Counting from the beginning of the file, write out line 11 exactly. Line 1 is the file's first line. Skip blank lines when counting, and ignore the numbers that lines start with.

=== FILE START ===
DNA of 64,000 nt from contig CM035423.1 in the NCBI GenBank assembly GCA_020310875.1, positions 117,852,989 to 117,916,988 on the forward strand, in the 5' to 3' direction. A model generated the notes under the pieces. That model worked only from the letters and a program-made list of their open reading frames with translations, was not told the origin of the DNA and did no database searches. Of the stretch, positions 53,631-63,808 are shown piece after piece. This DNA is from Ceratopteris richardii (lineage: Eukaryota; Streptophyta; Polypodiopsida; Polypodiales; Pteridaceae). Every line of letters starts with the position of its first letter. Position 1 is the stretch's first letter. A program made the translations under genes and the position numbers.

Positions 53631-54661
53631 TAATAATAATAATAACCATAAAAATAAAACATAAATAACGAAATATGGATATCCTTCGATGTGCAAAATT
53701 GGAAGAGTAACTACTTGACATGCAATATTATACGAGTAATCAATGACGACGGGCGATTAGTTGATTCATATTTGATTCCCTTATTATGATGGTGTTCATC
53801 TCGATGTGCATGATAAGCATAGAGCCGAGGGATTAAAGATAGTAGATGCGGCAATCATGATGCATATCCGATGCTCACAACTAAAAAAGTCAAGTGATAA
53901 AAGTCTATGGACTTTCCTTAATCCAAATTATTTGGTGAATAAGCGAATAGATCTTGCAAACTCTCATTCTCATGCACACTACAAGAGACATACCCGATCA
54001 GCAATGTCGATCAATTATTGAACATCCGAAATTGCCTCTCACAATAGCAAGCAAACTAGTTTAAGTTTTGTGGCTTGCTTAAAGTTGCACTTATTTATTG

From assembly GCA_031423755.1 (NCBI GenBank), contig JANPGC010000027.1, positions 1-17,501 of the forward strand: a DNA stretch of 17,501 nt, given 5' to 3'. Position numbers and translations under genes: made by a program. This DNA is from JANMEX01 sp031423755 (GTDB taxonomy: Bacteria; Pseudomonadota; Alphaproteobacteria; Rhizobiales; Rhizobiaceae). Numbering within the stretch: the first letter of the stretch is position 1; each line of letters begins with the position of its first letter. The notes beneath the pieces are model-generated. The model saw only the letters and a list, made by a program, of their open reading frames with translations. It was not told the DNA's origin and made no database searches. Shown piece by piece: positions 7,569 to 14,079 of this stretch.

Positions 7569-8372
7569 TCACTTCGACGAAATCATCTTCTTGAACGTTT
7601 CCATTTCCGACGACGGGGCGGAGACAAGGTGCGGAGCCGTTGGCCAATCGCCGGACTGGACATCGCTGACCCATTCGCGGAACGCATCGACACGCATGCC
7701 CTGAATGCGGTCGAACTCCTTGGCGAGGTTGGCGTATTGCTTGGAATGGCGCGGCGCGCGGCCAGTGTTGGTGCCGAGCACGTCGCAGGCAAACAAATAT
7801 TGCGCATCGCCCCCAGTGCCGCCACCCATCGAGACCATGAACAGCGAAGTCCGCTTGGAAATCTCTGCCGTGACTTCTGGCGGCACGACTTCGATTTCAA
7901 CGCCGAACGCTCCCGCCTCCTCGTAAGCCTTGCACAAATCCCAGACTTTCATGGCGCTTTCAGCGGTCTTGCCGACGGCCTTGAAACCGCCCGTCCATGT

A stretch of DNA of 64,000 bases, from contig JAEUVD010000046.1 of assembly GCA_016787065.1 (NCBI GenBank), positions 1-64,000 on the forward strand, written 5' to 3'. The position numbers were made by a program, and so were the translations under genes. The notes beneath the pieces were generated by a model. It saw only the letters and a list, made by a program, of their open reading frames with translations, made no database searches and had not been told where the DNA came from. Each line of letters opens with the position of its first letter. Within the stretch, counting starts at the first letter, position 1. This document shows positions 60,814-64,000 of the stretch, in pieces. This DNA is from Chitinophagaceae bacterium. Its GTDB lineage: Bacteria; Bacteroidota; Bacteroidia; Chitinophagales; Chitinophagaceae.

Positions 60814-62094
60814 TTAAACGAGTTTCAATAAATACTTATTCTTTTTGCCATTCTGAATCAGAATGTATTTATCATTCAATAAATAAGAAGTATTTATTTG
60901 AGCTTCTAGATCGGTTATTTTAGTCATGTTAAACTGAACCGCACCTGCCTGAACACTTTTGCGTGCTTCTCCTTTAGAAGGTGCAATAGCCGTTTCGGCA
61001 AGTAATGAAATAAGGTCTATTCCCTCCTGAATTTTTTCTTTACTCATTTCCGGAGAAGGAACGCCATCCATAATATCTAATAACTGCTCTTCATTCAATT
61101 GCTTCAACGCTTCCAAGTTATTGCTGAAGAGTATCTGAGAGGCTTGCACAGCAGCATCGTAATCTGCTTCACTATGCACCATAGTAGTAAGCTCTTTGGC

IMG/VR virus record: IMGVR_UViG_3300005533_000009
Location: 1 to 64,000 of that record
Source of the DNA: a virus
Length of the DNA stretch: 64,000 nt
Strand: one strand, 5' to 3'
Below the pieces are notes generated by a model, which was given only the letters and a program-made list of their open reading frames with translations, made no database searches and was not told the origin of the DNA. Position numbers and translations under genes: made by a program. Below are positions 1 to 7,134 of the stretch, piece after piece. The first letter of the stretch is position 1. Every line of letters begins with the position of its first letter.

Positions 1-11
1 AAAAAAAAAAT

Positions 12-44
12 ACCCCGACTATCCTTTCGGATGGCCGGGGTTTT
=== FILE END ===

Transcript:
7601 CCATTTCCGACGACGGGGCGGAGACAAGGTGCGGAGCCGTTGGCCAATCGCCGGACTGGACATCGCTGACCCATTCGCGGAACGCATCGACACGCATGCC